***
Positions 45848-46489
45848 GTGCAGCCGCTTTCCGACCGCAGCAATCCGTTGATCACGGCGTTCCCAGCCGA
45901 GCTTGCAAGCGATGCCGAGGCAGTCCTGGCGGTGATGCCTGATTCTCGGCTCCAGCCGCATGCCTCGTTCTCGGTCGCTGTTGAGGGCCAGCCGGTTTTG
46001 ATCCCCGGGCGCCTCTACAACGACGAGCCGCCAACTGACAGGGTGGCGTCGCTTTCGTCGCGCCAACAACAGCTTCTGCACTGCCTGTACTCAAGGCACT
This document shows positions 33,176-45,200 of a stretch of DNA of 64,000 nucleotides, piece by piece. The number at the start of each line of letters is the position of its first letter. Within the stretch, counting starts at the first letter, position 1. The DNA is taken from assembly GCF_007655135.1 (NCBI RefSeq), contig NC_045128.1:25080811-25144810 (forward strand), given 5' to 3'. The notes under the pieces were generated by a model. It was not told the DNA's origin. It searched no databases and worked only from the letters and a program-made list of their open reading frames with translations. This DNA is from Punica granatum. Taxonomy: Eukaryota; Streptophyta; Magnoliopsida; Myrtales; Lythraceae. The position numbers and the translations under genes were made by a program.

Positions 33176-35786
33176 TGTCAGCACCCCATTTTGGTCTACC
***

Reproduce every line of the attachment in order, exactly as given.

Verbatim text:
Positions 45848-46489
45848 GTGCAGCCGCTTTCCGACCGCAGCAATCCGTTGATCACGGCGTTCCCAGCCGA
45901 GCTTGCAAGCGATGCCGAGGCAGTCCTGGCGGTGATGCCTGATTCTCGGCTCCAGCCGCATGCCTCGTTCTCGGTCGCTGTTGAGGGCCAGCCGGTTTTG
46001 ATCCCCGGGCGCCTCTACAACGACGAGCCGCCAACTGACAGGGTGGCGTCGCTTTCGTCGCGCCAACAACAGCTTCTGCACTGCCTGTACTCAAGGCACT
This document shows positions 33,176-45,200 of a stretch of DNA of 64,000 nucleotides, piece by piece. The number at the start of each line of letters is the position of its first letter. Within the stretch, counting starts at the first letter, position 1. The DNA is taken from assembly GCF_007655135.1 (NCBI RefSeq), contig NC_045128.1:25080811-25144810 (forward strand), given 5' to 3'. The notes under the pieces were generated by a model. It was not told the DNA's origin. It searched no databases and worked only from the letters and a program-made list of their open reading frames with translations. This DNA is from Punica granatum. Taxonomy: Eukaryota; Streptophyta; Magnoliopsida; Myrtales; Lythraceae. The position numbers and the translations under genes were made by a program.

Positions 33176-35786
33176 TGTCAGCACCCCATTTTGGTCTACC